Have you thought about how you’re going to spend your time in retirement?
Since I last wrote about the role of work in retirement, I’ve been cooking, sleeping, walking, reading, playing golf and cleaning the house. I’ve also been writing and gearing up to establish my business as a communications consultant. I’m busy and sometimes wonder if I am setting myself up for the same sort of drudgery I escaped when I retired.
Afraid to fail? Afraid to succeed? What if this isn’t my passion? My life is good, and I don’t want to mess it up by taking on too much. Or taking on boring. For many of us, finding a balance between work and play will be the challenge of our older years.
Retirement is freedom, and I love having more time to pursue many interests. However, my interests include some sort of work. Paid? Maybe. Volunteer? Maybe. Work redefined. I don’t want to go back to my pre-retirement life, no regrets there, but I’m not wired to take it easy, either.
As I explained this angst to my long-suffering husband, he said, “You can’t be rudderless.” And once again, he nailed it. I need to feel a sense of purpose. Jobs gave me purpose but not always passion. Writing gives me a sense of purpose, sometimes even passion, and part of me says that should be enough. But the other part of me wants to see what else I can do. What else?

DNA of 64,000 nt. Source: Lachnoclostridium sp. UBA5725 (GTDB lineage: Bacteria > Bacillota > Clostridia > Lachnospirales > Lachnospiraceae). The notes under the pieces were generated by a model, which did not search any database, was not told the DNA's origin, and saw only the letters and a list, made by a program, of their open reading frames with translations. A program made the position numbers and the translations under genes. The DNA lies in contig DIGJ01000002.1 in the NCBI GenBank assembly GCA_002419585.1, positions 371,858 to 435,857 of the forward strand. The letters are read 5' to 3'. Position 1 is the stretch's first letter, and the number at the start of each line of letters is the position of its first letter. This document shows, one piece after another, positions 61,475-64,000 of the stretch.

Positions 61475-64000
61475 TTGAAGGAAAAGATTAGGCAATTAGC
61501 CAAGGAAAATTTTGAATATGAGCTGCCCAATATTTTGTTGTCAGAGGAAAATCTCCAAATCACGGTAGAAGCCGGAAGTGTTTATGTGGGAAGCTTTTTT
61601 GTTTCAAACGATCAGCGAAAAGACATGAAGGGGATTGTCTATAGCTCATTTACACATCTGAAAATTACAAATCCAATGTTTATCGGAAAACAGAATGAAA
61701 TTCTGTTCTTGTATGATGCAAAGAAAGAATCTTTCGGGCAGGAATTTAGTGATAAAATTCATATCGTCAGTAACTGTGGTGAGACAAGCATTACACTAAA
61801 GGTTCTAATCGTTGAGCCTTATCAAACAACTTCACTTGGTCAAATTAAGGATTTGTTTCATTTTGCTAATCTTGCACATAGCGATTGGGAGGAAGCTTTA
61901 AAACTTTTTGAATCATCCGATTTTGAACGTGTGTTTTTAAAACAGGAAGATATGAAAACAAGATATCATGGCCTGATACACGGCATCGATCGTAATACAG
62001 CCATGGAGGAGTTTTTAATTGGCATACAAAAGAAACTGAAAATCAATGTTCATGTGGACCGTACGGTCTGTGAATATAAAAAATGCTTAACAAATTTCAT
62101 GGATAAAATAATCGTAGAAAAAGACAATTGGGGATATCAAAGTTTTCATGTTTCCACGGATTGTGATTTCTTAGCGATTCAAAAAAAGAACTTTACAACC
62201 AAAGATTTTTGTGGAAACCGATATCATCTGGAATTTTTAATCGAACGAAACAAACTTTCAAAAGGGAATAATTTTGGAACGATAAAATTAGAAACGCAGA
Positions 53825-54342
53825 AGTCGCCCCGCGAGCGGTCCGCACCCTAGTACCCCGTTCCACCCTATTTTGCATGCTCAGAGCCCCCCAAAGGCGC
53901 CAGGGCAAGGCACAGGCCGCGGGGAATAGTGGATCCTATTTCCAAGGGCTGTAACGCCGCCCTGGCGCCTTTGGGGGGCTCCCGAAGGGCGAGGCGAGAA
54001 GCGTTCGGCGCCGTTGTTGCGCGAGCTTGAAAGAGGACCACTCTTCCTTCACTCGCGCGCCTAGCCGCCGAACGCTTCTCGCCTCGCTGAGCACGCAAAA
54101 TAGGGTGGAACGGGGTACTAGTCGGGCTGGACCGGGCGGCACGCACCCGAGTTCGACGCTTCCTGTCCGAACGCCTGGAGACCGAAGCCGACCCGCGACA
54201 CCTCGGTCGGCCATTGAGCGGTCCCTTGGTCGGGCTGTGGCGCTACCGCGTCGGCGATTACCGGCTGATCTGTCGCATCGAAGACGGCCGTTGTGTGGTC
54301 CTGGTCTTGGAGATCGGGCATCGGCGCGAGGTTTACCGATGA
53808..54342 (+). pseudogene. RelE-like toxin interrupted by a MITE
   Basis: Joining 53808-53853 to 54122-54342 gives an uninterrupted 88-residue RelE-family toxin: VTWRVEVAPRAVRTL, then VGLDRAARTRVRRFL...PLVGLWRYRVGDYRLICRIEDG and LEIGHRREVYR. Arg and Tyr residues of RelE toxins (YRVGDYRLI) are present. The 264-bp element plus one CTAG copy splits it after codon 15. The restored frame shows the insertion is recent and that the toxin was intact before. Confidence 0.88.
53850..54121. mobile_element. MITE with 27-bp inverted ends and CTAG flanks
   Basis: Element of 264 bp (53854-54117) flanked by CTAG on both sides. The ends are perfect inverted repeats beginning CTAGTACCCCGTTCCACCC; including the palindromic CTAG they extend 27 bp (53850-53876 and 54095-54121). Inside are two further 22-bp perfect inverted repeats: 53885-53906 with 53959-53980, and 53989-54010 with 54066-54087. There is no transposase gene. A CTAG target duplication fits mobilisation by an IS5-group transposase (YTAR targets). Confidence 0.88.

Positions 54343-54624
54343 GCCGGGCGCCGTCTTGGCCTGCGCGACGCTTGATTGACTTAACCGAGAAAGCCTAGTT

But wait. Then there’s the voice in my head that says, why can’t I be rudderless? More is not better. Would learning to handle life without a rudder be a worthy pursuit?
For me, aging well is not only about being physically active but also about engaging in intellectual pursuits, connecting with people and contributing in a meaningful way. Retirement could be 30 years or longer, and we need hopes and dreams that will carry us through to the last breath.
All that to say I’m still not sure what this 30-year gig is going to look like, but I’m choosing purpose, and I’m choosing to stay visible. Whether you are retired, just starting out or somewhere in the middle, most of us don’t find an all-encompassing passion, but purpose is attainable.
Find your rudder.
Donna Pekar is an aging badass (for real) who lives in California and writes Retirement Confidential.